If you haven't already read Oops New Army: Imperial Soup Edition Part 1, I recommend you go read it first as it sets the scene for what I’m about to talk about today, the Imperial Guard portion of my accidental Imperial Soup army. Dubbed “Battlegroup 86”, the army consists of elements from the Imperial Knights of house Ulfir, the Cadian 177th Mechanised Infantry and the Cadian 53rd Armoured. Last time I focussed on the Knights, this time I’m diving into the Guard, but with an overall conclusion for the whole army.
Imperial Knights are a skew army. All Vehicles All The Time. Certain armies, such as Orks, will particularly struggle with that kind of army, to a degree that playing it is simply not fun. The same would be true of playing an Imperial Guard armoured company. With that in mind, when I started building Knights I knew I would be able to bring them along to contribute to a multiplayer Apocalypse game, but I wanted to be able to have a mixed army of my own to use in smaller Crusade games. I toyed with a few options but with Harvey chanting “Guard Guard Guard” in my left ear, the choice was obvious.
I’ve always loved Guard, I’ve owned plenty of Guard models over the years and already had a small Traitor Guard army to mix with my Iron Warriors, but the amount of effort required to paint a full army put me off. But I messed around with some ideas, tried out one or two experiments in how I could paint infantry quickly, and pretty soon I was building a Guard army without ever quite having made an affirmative decision to do so.
From the very beginning, my thought was “how can I paint Guard quickly”. I knew I wanted something along the lines of green; if I’m going to collect Guard I want my little green army men. But if you want to paint an army quickly it’s all about planning, and the quickest way to get a decent looking paint scheme is some combination of spray for the basecoat, drybrush the highlights and wash to shade the recesses. I did also toy briefly with using Contrast, it had worked well for Tyranids, but honestly I was not at all happy with the results.
|On the right, pure Contrast, on the left the armour painted with normal paints. I didn't like either.|
At the time, GW sold just one green spray, Death Guard Green, and it’s far too pale for my liking. If at the time I had known about Colour Forge, I would probably have a much quicker but less pretty Guard army right now. But I did not, so I looked at other options, and the thing that jumped out at me was Zandri Dust, a suitably military looking colour that would be perfect for painting the classic Cadian scheme. It would mean hand painting all the armour and hard bits green by hand, which is a lot more effort than my Necrons or Tyranids, but surely not too much effort, right? So I had an experiment, tried out some other greens, and ultimately could not resist the lure of my very favourite colour, Castellan Green.
- Undercoat in GW Zandri Dust
- Drybrush Terminatus Stone
- Basecoat armour/weapons Castellan Green
- Drybrush armour/weapons Nurgling Green (neat drybrushing is required here)
- Basecoat webbing Thindia Brown
- Drybrush webbing Golgfag Brown (very very neat drybrushing is required here)
- Paint in flesh/metal/other details
- Apply Agrax Earthshade to everything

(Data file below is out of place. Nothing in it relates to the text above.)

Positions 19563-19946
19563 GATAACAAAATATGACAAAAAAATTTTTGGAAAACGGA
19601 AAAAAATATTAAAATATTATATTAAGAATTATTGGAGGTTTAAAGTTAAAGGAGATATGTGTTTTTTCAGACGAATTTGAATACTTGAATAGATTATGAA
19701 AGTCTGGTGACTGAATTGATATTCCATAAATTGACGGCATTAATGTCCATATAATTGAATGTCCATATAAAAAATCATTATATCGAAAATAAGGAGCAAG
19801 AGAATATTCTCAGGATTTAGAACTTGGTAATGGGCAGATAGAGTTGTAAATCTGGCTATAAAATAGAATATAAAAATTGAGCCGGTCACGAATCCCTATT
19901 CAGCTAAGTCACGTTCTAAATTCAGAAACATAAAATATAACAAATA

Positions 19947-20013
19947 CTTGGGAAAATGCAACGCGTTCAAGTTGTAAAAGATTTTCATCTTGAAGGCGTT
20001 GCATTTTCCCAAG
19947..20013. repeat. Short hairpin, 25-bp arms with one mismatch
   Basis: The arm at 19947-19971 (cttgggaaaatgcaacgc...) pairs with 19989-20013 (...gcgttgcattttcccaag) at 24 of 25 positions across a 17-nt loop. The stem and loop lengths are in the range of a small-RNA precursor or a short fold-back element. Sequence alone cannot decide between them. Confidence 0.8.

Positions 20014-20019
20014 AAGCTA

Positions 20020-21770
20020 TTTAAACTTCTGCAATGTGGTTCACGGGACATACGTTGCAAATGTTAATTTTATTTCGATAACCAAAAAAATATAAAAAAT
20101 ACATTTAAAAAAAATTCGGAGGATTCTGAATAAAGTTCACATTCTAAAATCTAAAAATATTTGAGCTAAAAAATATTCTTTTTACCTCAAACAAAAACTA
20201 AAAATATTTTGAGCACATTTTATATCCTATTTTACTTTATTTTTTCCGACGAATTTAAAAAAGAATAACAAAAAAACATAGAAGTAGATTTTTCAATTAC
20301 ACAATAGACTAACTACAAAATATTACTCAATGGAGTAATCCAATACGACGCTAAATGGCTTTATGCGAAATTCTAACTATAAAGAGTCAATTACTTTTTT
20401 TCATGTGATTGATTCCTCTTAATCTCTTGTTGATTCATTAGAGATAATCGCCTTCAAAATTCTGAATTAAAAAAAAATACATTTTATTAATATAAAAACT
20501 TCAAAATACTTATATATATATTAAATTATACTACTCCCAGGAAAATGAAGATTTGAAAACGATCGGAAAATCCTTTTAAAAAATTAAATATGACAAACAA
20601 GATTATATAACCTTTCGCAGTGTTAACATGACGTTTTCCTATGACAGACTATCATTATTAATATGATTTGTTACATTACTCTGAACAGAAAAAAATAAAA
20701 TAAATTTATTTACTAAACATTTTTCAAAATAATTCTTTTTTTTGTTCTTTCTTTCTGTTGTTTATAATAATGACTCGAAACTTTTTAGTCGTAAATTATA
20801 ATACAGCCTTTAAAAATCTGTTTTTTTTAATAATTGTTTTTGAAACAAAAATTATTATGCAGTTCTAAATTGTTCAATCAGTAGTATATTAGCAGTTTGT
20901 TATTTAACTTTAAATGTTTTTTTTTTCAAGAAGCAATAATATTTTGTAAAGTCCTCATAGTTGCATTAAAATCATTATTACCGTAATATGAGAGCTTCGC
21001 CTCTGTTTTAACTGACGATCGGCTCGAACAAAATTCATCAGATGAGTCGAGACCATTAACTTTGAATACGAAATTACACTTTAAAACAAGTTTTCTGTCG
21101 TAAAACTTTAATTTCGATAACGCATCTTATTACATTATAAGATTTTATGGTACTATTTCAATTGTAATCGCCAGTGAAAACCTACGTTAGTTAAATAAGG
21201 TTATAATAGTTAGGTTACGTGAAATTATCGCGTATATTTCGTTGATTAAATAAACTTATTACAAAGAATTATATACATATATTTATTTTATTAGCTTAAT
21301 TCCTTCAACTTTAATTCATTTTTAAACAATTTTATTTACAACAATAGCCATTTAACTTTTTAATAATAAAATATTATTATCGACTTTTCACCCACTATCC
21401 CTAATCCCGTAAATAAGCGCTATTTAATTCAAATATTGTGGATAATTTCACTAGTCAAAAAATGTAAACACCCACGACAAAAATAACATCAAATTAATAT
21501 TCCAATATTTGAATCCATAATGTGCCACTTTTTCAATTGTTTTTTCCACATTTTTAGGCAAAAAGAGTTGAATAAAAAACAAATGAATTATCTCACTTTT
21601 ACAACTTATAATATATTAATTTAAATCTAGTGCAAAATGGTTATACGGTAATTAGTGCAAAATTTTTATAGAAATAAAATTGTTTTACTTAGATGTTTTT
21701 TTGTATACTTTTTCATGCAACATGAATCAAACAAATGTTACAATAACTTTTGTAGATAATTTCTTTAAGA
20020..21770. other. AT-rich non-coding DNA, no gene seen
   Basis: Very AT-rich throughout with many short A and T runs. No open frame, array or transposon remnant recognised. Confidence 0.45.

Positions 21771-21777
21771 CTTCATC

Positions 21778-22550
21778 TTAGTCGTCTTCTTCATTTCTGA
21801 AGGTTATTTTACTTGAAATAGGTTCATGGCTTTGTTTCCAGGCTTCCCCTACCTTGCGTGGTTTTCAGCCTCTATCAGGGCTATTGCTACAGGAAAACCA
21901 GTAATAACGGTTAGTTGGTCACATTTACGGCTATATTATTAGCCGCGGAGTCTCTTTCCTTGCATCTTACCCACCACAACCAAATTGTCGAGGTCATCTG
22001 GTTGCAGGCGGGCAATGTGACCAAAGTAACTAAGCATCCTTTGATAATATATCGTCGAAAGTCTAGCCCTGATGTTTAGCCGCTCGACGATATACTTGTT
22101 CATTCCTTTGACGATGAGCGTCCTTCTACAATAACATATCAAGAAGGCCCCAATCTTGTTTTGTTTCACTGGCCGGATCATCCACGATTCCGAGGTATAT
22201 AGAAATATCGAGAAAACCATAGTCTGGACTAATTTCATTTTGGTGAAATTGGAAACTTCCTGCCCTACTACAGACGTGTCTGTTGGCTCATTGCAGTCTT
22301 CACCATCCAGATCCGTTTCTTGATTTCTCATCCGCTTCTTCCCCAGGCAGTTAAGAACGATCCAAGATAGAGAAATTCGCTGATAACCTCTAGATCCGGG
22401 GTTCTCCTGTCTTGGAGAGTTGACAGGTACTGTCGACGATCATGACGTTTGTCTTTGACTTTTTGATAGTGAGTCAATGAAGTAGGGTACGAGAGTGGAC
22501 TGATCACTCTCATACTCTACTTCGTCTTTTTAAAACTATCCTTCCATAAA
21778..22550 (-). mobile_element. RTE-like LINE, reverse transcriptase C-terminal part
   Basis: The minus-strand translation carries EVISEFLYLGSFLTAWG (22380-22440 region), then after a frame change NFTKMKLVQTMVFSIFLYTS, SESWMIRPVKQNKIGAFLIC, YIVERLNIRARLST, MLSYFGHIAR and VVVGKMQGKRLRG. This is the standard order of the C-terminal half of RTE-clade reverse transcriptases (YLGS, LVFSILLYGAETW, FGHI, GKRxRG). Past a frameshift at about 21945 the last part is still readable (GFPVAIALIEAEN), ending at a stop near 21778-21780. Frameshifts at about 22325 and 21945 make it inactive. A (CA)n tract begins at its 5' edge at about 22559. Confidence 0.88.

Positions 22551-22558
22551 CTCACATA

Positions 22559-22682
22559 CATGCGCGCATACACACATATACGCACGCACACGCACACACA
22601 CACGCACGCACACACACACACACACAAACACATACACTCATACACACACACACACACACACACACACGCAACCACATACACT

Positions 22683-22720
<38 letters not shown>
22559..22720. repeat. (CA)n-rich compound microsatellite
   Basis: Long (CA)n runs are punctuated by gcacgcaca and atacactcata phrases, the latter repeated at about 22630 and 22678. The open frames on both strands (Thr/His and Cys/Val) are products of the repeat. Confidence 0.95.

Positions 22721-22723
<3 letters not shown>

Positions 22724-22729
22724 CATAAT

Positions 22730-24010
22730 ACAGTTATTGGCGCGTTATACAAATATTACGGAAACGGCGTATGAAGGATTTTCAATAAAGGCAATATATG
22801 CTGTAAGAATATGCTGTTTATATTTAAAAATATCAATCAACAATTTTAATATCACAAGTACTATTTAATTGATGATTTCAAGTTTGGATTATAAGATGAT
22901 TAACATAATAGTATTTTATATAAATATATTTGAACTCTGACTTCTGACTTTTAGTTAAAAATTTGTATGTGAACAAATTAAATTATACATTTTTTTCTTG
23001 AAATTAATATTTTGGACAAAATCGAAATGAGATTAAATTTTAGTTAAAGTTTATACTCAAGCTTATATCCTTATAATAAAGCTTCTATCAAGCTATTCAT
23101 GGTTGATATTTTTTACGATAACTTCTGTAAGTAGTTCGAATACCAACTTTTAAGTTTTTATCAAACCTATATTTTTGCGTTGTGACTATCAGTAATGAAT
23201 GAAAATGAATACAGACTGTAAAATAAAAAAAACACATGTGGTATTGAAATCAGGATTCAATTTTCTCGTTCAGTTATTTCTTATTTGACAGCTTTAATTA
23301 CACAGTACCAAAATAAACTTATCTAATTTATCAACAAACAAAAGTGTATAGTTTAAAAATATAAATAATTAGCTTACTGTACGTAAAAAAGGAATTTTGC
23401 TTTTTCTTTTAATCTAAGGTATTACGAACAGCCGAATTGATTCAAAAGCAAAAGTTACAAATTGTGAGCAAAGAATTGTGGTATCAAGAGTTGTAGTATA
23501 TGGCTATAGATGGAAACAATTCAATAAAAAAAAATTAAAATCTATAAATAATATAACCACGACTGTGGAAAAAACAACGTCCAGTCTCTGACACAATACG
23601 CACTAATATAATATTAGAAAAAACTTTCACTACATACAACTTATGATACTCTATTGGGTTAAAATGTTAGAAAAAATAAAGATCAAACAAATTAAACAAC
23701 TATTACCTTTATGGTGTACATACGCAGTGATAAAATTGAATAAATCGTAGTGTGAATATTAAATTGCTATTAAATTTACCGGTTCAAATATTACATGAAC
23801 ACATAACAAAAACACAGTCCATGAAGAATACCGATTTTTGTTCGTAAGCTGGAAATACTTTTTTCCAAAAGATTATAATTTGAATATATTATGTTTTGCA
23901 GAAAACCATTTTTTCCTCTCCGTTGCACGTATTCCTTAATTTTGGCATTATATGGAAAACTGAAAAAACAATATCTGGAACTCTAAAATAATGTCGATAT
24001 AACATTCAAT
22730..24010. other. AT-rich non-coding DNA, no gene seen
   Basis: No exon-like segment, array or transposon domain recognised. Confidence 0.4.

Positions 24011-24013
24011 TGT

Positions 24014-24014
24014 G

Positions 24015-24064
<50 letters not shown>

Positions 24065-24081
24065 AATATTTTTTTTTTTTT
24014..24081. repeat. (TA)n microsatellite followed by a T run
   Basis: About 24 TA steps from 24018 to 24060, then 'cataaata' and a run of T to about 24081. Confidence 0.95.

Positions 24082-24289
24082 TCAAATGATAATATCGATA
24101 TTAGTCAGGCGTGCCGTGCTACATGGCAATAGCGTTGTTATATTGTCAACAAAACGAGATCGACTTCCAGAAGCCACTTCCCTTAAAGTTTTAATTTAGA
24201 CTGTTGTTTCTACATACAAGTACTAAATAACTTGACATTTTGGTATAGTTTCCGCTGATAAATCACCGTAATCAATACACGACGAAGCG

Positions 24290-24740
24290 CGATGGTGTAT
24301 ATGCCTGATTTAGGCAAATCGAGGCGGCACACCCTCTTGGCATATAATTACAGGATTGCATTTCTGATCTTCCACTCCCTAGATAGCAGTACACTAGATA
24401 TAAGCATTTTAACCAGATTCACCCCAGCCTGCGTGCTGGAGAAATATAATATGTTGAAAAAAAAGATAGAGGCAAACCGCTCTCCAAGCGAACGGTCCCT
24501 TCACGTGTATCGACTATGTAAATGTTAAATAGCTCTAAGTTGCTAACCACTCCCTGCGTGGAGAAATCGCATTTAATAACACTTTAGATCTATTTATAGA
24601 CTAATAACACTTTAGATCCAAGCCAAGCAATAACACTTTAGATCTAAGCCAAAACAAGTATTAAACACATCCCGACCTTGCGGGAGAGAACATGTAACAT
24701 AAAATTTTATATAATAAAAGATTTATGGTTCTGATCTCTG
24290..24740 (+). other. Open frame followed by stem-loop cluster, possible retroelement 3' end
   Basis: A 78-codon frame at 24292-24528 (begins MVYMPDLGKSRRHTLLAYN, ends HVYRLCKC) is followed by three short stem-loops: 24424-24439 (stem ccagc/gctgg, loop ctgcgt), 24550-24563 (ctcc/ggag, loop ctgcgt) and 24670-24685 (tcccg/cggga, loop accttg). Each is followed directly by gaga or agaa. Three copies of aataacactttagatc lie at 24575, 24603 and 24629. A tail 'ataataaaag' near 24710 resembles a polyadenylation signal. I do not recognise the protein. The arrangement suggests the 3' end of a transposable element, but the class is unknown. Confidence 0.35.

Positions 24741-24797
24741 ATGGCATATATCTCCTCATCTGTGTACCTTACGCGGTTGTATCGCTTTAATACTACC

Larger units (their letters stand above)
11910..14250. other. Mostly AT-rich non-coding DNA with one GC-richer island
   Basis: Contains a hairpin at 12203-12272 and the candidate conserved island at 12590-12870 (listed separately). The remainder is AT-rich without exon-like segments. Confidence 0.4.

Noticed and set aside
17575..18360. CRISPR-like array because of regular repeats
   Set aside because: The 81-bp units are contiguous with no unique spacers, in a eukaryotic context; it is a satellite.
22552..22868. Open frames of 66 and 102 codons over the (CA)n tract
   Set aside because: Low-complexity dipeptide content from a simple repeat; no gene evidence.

Initially I had been leaving the belts and pouches in Zandri, but the new Cadians are just too cool so I added in steps 5 and 6 for their fancy webbing and backpacks.
|One basic Infantryman|
Painting the Guard is not nearly as quick as I want it to be, and I have bitched about it incessantly. Spending an entire week painting a single 60 point Guard Infantry Squad when I could knock out 130 points of Necrons in an evening is harmful to my spirit (my slack bitch spirit). But I do my duty to the Emperor and to date have painted 61 Guardsmen models.
I have also now painted quite a few vehicles. Initially I painted up a Chimera much like I did the Guard, spraying it Zandri, and hand painting the green stripes. I wasn’t a big fan, but when Dan introduced me to Colour Forge sprays, a wide range of good quality spray cans colour matched to GW base paints, I came up with a much better way which I have previously documented.
I also kicked out a few sentinels, and learned the hard way that trying to paint stripes on their complex shapes was a nightmare, so I went pure green with them.
|Fully magnetised but currently equipped for killing Chaos Space Marines|
My initial goal was to avoid tanks, and build towards Infantry. That said, I knew I’d want some tanks eventually, so I started with a Cadian Defence Force (1 Command Squad, 2 Infantry Squads, 1 Heavy Weapon Squad, 1 Leman Russ, 1 Chimera) and an additional 2 Infantry Squads with the new upgrade sprue. This was all 8th edition, before the Cadian re-release.
If you leave the bipod off the missile launcher, the heavy weapon squad actually has enough parts for three full sets of heavy weapons, three missile launchers, three mortars and three of either lascannon, autocannon or heavy bolter. I used bodies from one of the infantry squads and a few of the command squad to fill in and ended up with:
- 1 Lieutenant,
- 3 Infantry squads with missile launchers
- 1 mortar heavy weapons squad
- 1 lascannon heavy weapon squad
Plus a Chimera and a Leman Russ for later.
I also took the opportunity to scour eBay for my favourite Guard model, the old Cadian Officer with Power Fist. I’ve bought a couple of these over the years, but always to carefully chop his power fist off and put it on something else (back in the days when you could use wargear that they didn’t explicitly have a model for, I had one on a Space Marine Scout and one on a Kasrkin Sergeant). The Contrast test officer above was one such donor. It’s such a great looking power fist for a non-Astartes model. No other powerfist since has been as good in my opinion. The first plastic replacement was absolute garbage, but the newer Scion and Cadian redesigns are quite nice.
Guard take forever to paint though, 44 Guardsmen later and I still only had about 350 points. My eyes strayed to my beloved abhumans, just 5 Ogryns would fill up 150 points (more now) and take me less time than painting one infantry squad…
|The lovingly nicknamed "Bonk Squad"|
Admittedly I did also get distracted and painted up the Chimera, mostly as an experiment in how tedious it would be, so I threw that in a few early games too.